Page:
UW Retirement Association

December 13, 2019

Student Debt Crisis and Possible Solutions

By Bob Roseth

Federal student loans are the only consumer debt segment with continuous cumulative growth since the Great Recession.

Student loans have seen almost 157 percent in cumulative growth over the last 11 years. All told, there’s a whopping $1.4 trillion in federal student loans out there. Experts and analysts worry that the next generation of graduates could default on their loans at even higher rates than in the immediate wake of the financial crisis.

Federal student loan debt currently has the highest 90+ day delinquency rate of all household debt. More than 1 in 10 borrowers is at least 90 days delinquent, while mortgages and auto-loans have a 1.1 percent and 4 percent delinquency rate.


Students attending for-profit universities and community colleges represented almost half of all borrowers leaving school and beginning to repay loans in 2011. They also accounted for 70 percent of all defaults. As a result, delinquencies skyrocketed in the 2011-2012 academic year, reaching 11.73 percent.

Those most at risk of delinquency tend to be, counter-intuitively, those who’ve incurred smaller amounts of debt. Graduates who leave school with six-figure degrees that are valued in the marketplace—like post-graduate law or medical degrees—usually see a good return on their investment. Zip codes with higher population percentages of racial minorities had far higher delinquency rates, and that the correlation of delinquency with race was actually most extreme in middle-class neighborhoods.

Undergraduates saw interest on direct subsidized and unsubsidized loans jump to 5 percent this year—the highest rate since 2009—while students seeking graduate and professional degrees now face a 6.6 percent interest rate, according to the U.S. Department of Education.

Student debt has delayed household formation and led to a decline in home-ownership. Sixteen percent of young workers age 25 to 35 lived with their parents in 2017, up 4 percent from 10 years prior.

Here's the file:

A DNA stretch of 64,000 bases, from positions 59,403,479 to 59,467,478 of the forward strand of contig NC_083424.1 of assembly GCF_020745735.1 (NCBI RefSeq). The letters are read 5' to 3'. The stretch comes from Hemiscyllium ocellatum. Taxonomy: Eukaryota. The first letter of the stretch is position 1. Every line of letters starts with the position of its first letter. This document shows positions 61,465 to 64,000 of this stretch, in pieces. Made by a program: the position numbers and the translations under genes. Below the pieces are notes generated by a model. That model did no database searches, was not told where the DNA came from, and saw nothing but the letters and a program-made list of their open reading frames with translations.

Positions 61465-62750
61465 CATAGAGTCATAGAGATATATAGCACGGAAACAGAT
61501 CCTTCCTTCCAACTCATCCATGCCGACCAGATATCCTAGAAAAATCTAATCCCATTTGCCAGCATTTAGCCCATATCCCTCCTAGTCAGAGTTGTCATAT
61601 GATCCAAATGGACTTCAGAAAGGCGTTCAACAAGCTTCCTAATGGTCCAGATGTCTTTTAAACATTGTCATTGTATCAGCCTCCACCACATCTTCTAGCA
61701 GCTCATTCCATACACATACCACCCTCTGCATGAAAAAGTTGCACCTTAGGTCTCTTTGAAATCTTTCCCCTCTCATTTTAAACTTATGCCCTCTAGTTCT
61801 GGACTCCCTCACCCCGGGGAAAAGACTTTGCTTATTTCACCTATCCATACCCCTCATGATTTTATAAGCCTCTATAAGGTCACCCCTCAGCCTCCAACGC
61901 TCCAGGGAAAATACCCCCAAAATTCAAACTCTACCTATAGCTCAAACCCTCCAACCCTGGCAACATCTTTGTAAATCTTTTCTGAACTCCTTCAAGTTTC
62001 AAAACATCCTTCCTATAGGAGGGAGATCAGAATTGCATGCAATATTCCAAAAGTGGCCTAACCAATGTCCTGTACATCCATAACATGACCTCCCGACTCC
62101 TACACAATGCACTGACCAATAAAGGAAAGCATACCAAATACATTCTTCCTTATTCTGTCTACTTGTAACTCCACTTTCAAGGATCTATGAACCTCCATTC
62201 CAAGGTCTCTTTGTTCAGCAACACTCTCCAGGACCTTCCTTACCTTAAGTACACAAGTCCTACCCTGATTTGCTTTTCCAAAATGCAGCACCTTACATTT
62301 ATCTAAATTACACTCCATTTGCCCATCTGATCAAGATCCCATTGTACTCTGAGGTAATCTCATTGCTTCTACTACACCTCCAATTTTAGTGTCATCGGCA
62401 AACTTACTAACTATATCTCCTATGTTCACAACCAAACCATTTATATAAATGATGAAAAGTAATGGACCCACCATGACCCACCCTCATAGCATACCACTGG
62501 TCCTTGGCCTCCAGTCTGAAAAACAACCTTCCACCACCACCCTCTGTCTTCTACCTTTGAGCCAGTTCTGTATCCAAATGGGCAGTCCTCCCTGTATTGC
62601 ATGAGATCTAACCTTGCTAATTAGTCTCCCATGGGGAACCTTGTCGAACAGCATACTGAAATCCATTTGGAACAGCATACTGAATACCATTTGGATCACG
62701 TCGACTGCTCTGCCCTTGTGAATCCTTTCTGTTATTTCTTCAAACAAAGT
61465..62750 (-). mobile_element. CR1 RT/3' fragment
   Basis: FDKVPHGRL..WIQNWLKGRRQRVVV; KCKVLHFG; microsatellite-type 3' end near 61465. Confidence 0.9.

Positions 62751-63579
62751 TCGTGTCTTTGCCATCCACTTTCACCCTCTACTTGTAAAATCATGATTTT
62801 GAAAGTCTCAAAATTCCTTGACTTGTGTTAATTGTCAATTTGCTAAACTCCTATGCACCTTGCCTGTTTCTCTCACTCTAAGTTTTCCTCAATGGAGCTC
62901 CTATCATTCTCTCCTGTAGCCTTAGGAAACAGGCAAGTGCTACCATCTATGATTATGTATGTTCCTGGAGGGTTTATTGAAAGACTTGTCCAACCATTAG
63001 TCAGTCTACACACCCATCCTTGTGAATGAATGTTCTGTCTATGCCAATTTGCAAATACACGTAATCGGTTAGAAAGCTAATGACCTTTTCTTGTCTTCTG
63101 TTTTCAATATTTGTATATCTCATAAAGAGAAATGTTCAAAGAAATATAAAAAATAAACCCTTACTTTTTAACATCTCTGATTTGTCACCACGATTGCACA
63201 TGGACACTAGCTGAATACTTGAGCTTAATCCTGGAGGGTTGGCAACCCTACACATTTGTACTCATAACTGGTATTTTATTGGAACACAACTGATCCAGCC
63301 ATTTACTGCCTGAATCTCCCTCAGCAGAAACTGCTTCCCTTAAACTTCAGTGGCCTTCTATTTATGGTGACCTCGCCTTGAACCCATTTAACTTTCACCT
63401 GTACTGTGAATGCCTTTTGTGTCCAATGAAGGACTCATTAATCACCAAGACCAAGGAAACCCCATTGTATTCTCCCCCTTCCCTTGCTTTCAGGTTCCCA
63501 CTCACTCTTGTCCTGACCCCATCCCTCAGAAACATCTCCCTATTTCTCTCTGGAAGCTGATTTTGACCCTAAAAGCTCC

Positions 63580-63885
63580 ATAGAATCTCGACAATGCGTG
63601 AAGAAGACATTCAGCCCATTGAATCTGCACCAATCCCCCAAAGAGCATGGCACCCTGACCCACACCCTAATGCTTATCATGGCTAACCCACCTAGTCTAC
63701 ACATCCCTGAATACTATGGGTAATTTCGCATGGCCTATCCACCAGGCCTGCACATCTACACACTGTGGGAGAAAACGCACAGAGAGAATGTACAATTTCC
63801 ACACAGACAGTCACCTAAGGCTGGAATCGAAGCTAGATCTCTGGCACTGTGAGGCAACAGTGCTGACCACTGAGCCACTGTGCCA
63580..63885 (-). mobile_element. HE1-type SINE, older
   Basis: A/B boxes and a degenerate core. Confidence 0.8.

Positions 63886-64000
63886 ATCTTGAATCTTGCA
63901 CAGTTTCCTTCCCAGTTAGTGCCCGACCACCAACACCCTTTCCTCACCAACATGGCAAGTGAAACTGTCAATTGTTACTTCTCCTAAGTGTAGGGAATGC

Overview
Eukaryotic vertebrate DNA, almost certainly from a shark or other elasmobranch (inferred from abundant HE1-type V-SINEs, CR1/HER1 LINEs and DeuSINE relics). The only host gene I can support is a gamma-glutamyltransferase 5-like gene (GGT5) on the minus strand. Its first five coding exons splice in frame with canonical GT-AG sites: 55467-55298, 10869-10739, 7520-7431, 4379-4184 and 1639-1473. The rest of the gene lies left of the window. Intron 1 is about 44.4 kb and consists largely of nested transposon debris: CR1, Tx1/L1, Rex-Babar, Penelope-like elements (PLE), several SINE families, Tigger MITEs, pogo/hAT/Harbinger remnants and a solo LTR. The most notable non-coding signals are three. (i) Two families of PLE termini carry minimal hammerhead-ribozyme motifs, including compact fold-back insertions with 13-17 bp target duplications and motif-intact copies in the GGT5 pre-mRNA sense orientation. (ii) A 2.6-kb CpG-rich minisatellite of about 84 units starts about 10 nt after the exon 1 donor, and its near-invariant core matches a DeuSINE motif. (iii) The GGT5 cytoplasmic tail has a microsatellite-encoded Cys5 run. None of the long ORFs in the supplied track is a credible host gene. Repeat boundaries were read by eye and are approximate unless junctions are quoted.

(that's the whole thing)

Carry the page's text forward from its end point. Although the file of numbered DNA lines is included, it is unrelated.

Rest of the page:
Recent Congressional Budget Office estimates indicate that the federal government will make $81 billion off of student loans over the next decade.


The Student Loan Fairness Act, sponsored by Sen. Elizabeth Warren, would do the following:

  • The Student Loan Forgiveness act proposes to tie interest rates to the federal reserve discount window rate. Student Loan Borrowers are currently paying 9x higher than the banks are able to borrow for.  These rates would apply to Federal Subsidized Stafford Loans.
  • The Student Loan Fairness act would offer borrowers the 10/10 loan repayment plan, which limits the payment on student loans to 10% of discretionary income.  Though this is already currently offered with the Income Based Repayment, one of the big differences is that the proposed 10/10 repayment also offers a maximum capitalization of 10% of interest over the loan that was taken out.  This means that your loan balance will never surpass your original balance plus 10%.
  • The Student Loan Fairness Act would allow borrowers a year in which they would be able to convert their private student loans into federal loans if they qualify. Even if you do not qualify for the conversion, the mere fact that this option exists will force private lenders to work with their borrowers and offer programs to parallel what is offered in federal programs.
  • The Student Loan Fairness Act offers forgiveness to public sector employees after only 60 months.